John Faison [one of the Lead Skycaps] asked me to check the baggage room because he saw the N.W. baggages (sic) agent taking two bags to baggage room – Agent requested that I leave cart for her because of a problem with those bags.”

According to Grievant, after hearing his explanation, Faison told him not to worry about the written warning, that he “would tear it up.”  However, several days later, the Chief Skycap, Freeman, told Grievant not to punch in for work, but to report to the office of the Company’s Area General Manager, John Harris, about the written warning.  The Grievant went to Shop Steward, Ray Moses, and asked that he accompany him to the meeting with Harris.  Moses refused, stating he could not do so until he received a copy of the written warning.  As a result, the Grievant went to Harris’s office alone.

Harris declined to conduct a meeting on the written warning because the Grievant was not represented by a shop steward.  Harris instructed Freeman, to provide Moses with a copy of the warning.  He told the Grievant he was suspended from work pending a meeting at which Moses would be present.  Although the Grievant testified he was unsure what Harris meant by “suspended”, he stated explicitly in his Affidavit to the NLRB dated May 7, 2002, that “Harris told me that I could not work until I returned with my Shop Steward.”

The Grievant returned to the jobsite at Northwest Airlines and told Moses what had transpired during his meeting with Harris.  Although the Grievant testified at the hearing he told Moses only that he had been “suspended”, in the NLRB affidavit he explicitly states, “…I told [Moses] that Harris said I could not work until he went to the meeting with me.”

According to the Grievant, Moses replied that Harris did not have the right to impose a suspension before a shop steward was provided with a copy of the written warning and there was a meeting attended by the shop steward.  The Grievant testified that Moses then told him to punch in and work, notwithstanding the suspension imposed by Harris.  Moses reportedly stated he would straighten out the matter the following day.  Moses denied he told the Grievant to punch in and go to work.

The Grievant completed his shift that day and punched in at the beginning of his next shift, the following morning.  According to the Grievant, Freeman approached him and questioned why he had punched in when Harris had suspended him.  He told Freeman that Moses had told him to do so.  Freeman directed him not to work until Moses arrived.  Grievant left the jobsite and returned around noon to meet with Moses.

As it developed, the meeting was at Harris’ office and included Harris, Freeman, a person identified as Wilson, Moses and the Grievant.  By that time, Moses had received a copy of the written warning.  During the meeting, Harris decided he needed statements from Faison and the Northwest Airlines baggage agent and wrote under the Section entitled “Action Taken”:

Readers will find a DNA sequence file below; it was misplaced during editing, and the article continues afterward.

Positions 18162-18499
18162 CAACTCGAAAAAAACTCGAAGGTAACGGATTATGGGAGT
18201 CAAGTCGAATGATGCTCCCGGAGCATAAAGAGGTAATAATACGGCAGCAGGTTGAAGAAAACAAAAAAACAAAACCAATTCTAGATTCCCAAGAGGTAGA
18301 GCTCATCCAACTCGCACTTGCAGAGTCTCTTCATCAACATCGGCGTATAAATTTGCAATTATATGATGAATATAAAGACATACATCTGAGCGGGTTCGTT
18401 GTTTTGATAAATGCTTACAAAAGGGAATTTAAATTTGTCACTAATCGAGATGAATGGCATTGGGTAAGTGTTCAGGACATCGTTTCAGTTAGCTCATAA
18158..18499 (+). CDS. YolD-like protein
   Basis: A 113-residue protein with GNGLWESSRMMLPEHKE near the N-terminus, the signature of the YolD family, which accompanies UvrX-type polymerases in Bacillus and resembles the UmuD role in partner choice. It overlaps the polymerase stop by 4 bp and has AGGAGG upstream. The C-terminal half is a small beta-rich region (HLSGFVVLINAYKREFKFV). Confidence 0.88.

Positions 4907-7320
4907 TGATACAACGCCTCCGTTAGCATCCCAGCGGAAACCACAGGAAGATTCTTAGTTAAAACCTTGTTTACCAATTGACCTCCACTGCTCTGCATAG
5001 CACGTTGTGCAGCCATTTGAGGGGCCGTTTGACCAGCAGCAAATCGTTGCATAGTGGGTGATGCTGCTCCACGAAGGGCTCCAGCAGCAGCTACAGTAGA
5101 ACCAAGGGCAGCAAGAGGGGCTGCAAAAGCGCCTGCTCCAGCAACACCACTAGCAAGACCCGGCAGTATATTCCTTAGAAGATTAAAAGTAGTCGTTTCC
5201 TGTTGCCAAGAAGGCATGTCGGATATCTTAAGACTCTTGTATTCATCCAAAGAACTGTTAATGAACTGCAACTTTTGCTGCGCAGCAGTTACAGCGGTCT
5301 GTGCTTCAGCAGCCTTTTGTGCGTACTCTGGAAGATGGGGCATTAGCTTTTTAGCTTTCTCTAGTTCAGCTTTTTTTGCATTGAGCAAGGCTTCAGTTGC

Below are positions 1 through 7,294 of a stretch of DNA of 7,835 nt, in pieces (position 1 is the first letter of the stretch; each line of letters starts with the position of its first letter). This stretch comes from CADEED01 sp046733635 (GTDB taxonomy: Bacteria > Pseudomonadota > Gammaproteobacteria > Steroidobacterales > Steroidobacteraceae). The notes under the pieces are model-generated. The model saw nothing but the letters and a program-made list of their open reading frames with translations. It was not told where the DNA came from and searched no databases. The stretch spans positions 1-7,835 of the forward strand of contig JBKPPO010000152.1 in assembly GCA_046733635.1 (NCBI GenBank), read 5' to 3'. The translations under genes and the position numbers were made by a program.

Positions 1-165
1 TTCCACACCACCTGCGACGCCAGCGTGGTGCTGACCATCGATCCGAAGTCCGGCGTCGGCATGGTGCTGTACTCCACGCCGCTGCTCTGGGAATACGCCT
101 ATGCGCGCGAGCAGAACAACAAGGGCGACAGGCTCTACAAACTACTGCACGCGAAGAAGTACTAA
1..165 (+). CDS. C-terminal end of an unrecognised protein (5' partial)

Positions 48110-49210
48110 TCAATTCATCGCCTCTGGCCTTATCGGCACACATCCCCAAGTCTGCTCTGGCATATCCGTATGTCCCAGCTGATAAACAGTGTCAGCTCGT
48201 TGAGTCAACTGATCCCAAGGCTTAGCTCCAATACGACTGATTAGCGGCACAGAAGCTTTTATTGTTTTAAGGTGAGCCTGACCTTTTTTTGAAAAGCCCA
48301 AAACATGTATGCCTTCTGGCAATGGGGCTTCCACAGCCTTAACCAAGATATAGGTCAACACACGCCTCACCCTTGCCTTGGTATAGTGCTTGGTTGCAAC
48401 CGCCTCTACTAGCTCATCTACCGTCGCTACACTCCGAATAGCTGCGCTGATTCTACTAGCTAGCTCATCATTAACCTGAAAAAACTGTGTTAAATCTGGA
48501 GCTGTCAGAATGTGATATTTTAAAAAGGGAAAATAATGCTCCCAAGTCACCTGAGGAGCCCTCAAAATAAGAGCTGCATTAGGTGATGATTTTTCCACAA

“Susp pending further statements from Woody/[unintelligible] & NW agent.”

According to Grievant, Harris then asked, “you did not go back to work, right?”  The Grievant admitted he had based on Moses’ advice.  Moses denied he told the Grievant to punch in.  Harris then crossed out the above notation and substituted:

“Term for going to work while susp.”

At the Step Two meeting, the Company affirmed the discharge, stating:

   Employee returned to work after being told by General Mgr. that he was suspended.”

On February 27, 2002, the Union filed the instant Grievance for “unfair termination of the Grievant”.


By the Union.  The Union argued that the Grievant did not commit the offense of insubordination because he was never given a “direct order” by Harris, and that the real reason for his termination was he had filed a workers compensation claim in the fall of 2001.  The Union also contends that Harris acted improperly in suspending the Grievant since the initial meeting was not attended by a shop steward.  Finally, the Union requested the Arbitrator take into account that Faison had told the Grievant he was going to tear up the Employee Warning Record and Grievant’s nine (9) years of seniority without a serious disciplinary offense.

By the Company.  The Company argued that the Grievant violated a clear directive by Harris not to return to work pending a meeting with his shop steward, the Grievant understood the order, but, nonetheless, violated it, and that such insubordination constitutes good cause to discharge him.


At the arbitration hearing, the Union raised two additional claims:  (1) the Company breached the Agreement by not following the procedures under the Contract that were prerequisites to termination of the Grievant; and (2) the Company terminated Grievant, not for working while under suspension, but because he had filed a worker’s compensation claim.  Because the Union failed to raise such claims at earlier stages of the grievance procedure and in the Grievance, it is precluded from raising them before the Arbitrator.  For this reason, the issues in this case are limited to those listed above under “ISSUES”.